26:19 – Fix it, own it, accept it. “The Dalai Lama I think said that best. He said, ‘If you’re suffering, there’s really only two ways forward because all suffering is needless.’ Right? If it is fixable, fix it. If it’s not, own it, accept it, and just know it’s part of your reality. But most of us want the third option. We don’t want to fix it. We don’t want to own it. We want to vent about it. And that is the lowest level of accountability a leader in an organization can be in.”

29:34 – Stop playing the victim. “So, for me, it’s like you can keep those people — just quit playing the victim. If you walk into someplace and say, ‘You know, I have a firm. I have mediocre results. I spend a lot of my time on people that I don’t enjoy being around, and that’s my strategic plan for next year as well.’ Stop lying about it because what people do is they complain as if their standards are high, and they lead as if their standards are low — and you can’t have both.”

30:30 – Classify by accountability. “My take on Millennials is kind of controversial because anytime you divide up by a group and then generalize and stereotype, you’re growing an excuse, right? So, if all of a sudden instead of me adapting my leadership style and modernizing my leadership skills over 20 years, I use the same skills and they don’t work with a modern population — the modern world — and then they blame the people that they don’t work on. My whole team is Millennials. Most of them are 35 with two kids and a mortgage — like, how long are you going to go on blaming people, you know, entering their 40s? So for me, I just really say stay away from stereotyping, and if you want to classify people, classify them by accountability levels because no matter what your age, your human condition is you have this ego and you have issues with accountability. And I really think that it was a popular excuse for folks.”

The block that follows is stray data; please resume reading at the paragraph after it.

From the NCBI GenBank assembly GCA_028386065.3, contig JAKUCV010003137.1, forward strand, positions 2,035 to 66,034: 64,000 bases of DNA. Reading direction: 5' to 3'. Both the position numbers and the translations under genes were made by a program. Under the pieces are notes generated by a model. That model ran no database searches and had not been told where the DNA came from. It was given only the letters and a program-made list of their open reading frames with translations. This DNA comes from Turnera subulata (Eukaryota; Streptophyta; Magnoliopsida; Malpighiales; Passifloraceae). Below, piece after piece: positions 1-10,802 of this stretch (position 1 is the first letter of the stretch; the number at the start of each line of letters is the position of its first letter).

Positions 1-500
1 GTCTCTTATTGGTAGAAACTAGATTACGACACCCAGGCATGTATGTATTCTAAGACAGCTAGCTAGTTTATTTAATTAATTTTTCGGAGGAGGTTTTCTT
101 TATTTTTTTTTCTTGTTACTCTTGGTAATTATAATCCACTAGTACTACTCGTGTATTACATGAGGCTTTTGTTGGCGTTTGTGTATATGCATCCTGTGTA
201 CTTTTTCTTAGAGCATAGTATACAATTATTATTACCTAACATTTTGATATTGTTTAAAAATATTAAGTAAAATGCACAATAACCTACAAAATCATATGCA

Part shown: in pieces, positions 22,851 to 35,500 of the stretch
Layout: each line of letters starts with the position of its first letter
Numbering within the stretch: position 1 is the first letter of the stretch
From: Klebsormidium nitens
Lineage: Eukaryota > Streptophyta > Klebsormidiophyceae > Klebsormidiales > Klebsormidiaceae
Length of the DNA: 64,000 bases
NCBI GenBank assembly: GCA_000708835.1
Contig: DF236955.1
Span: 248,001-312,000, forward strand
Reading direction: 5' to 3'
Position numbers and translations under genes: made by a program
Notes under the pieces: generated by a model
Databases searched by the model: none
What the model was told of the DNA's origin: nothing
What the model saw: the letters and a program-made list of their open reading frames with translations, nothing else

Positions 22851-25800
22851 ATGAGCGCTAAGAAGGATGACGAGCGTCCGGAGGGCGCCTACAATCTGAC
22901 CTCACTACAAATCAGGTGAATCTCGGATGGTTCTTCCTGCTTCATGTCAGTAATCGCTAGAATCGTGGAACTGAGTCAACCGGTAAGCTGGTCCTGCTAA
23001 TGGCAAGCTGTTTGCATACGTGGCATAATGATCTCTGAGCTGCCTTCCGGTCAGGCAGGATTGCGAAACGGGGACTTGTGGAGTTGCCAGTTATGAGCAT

34:16 – What makes someone a game changer? “To be a game changer, you need to foster curiosity — you have got to stay super curious all the time. You’ve got to focus on your own evolution. It’s not you that is going to think of what’s next in the game changing. It is you that needs to facilitate different conversations. A lot of people think game changers are the ones coming up with innovative ideas. That’s not true. I’m willing to stay curious and bring people together and say, ‘Let’s keep thinking about this. Let’s look at this differently,’ and I think that’s probably the biggest thing. The more you’re complaining, that’s the sign for the more evolving you have yet to do, you know? I think it really is being a citizen of the world and being willing to get out there in the mess.”

Gallup Poll – “Why Employees Leave”
Reality-Based Leadership: Ditch the Drama, Restore Sanity to the Workplace, and Turn Excuses Into Results by Cy Wakeman
The Reality-Based Rules of the Workplace: Know What Boosts Your Value, Kills Your Chances, and Will Make You Happier by Cy Wakeman
No Ego: How Leaders Can Cut the Cost of Workplace Drama, End Entitlement, and Drive Big Results by Cy Wakeman